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What Have I Done?

By Amy Nielsen

It is time to register for my second term of classes for my Masters degree already. I am a bit at a loss as to how I got here this fast. I feel like I just started this whirlwind journey last week.

On the student-run Facebook pages discussions are flying about which teacher is best, online vs on campus options, and how to tweak the plan of study to make the program all you need and want it to be. 

First let's discuss that my school works on trimester schedules. As a woman of childbearing years, this word makes me feels suspiciously nauseous, edgy on the verge of crying, and with a distinct need to re-organize the linen closet while eating a pint of Ben and Jerry's at 3 a.m.

I can't deal with that word association for the next some odd years, so I call them terms. Makes me feel less bloated. 

I started this journey with what I thought was at least a somewhat clear idea of what I want to do when I grow up. While I still want to do that, I think there might be a better path to get there. 

The degree program I am working through is a big part of the eventual position I want to hold. Since it is time to choose classes for next term, I decided to re-read the entire course catalog to make sure I know what the school really has to offer. I'm not sure I ever did that when I applied. Biggie mistake, as my favorite employee used to say. This school has so much more to it than I thought.  

Now I have to decide not only if I am in the right program, but also if I need to add an extra term to make sure I have all of the learning I think I will need to be successful in my career. In short, I want to do it right the first time and I have too many options. 

I am currently enrolled in the non-licensure track for my degree. I chose it originally because it sounded more like the policy and politics side of the program. I want to help change the culture of health and wellness in my community by integrating our abundant alternative and complementary care practitioners with our overtaxed and under-supported biomedical system. I had originally thought perhaps a more policy-oriented program would fit.  

I now think I should switch to the licensure track, which in this school has a complementary care concentration in a subject I already hold a certificate in. I wonder whether being a licensed practitioner in my regulation-heavy state might be a better place from which to begin to bring together people and organizations where ideology and terminology can often be insurmountable differences and squabbles over shrinking grants can be vicious.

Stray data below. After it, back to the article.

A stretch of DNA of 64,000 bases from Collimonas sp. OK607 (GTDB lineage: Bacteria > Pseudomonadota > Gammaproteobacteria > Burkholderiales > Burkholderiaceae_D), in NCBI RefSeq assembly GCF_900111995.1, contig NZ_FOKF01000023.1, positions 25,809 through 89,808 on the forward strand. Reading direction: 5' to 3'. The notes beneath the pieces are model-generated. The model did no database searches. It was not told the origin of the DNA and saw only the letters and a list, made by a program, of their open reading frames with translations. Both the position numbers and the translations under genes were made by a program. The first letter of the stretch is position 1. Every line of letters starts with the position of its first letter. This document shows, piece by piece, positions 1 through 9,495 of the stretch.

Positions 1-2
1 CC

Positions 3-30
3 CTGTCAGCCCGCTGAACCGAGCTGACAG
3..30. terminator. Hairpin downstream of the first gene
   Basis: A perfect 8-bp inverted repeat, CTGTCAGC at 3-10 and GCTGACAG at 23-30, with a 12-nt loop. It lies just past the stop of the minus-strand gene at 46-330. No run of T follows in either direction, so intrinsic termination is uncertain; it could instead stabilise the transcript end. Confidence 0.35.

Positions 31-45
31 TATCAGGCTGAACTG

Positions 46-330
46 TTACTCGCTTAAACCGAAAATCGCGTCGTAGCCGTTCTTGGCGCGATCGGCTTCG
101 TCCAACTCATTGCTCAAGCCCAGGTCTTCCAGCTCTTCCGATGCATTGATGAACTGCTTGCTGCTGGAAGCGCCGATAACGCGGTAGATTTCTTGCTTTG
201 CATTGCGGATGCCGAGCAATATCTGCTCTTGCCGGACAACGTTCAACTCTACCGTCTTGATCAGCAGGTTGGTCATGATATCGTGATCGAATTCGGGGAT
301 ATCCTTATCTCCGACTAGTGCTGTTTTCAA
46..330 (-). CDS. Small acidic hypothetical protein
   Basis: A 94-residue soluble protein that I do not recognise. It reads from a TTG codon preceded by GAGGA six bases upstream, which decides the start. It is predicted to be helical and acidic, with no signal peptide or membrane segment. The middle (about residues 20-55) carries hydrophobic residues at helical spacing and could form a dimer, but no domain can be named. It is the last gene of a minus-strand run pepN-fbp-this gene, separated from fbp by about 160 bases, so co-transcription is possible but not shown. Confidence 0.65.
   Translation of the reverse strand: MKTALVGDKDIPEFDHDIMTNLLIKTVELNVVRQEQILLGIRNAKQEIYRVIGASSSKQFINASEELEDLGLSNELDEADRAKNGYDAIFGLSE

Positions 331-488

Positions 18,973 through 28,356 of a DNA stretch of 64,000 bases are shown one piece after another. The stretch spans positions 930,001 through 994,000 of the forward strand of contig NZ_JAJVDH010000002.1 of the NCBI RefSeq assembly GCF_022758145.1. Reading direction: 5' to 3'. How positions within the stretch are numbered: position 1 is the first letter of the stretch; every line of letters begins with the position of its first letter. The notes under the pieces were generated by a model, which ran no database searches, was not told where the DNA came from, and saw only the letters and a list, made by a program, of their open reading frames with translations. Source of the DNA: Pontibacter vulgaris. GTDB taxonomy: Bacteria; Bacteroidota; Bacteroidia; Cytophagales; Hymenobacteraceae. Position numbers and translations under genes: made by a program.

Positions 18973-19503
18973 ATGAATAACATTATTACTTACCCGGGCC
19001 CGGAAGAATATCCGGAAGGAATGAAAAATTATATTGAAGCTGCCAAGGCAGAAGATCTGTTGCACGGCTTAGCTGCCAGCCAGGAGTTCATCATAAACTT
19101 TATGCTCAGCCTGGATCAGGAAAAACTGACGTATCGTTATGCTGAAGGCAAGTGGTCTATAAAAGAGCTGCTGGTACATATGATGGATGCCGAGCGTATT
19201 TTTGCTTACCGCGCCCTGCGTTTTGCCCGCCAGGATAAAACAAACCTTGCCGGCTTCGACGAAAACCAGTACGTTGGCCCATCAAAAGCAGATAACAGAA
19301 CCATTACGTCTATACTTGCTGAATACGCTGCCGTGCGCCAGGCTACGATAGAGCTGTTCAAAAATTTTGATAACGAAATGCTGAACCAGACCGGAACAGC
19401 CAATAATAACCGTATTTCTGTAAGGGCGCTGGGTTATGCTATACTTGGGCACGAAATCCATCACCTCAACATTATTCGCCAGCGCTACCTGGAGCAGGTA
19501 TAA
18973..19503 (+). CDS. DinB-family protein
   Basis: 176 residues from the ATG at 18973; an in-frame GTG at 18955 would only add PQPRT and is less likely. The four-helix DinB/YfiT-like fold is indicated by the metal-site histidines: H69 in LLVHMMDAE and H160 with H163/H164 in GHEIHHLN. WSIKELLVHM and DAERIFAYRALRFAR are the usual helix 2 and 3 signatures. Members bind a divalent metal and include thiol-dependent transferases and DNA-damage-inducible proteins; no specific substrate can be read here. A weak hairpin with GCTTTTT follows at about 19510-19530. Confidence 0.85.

If I want to change to the license track, there are three options. Two still fall under my current department, the third is in a different program all together. The two are still Masters of Science programs and while still two-year programs, they require supervised clinical hours rather than a capstone project or thesis. The third is a Master of Arts which does not require supervised hours, but a does require a capstone project as well. 

With a little bit of sleuthing I discovered that there are at least three agencies in my county that do supervised hours for clinical students. All of them are run by people I already know through my recent foray into local community service volunteering.

Doing clinical hours in the organizations I want to integrate would afford me an understanding of the needs of both, a task not possible to do as a policy wonk. The clincher would be whether they can take clinical students who attend school, virtually, in another state. 

Creating and participating in a capstone project in my community would be a more difficult task. Finding a sponsor, creating and running the program then getting the sign off will be harder with the smaller resource pool our rural community draws from. However, I could use the project as the foundation or trial for a post-graduation collaboration. 

The other key to the decision hinges on the transfer of credits from my previous school. If I change to the MA program, I lose a whole lot of credits that I have to make up in an extra term. If I stay in the MS program I can switch my degree path and my concentration and still keep the credits. Which reminds me, I need to make sure I mark them off on my plan of study so I don't take ones I don't have to. More room for cool electives. This school has a lot of cool electives. 

My next step is to call my academic advisor and really spend some time talking through the degree options and my projected plan. With his help I am sure I will be able to come up with a suitable course that will cover all the bases to step me up for success when I graduate.  

Until I can set up the discussion, I will spend a few hours making sure that I pass my organic chemistry class. Because if I don't pass organic chemistry this first term, I'll be taking it again at the end. 


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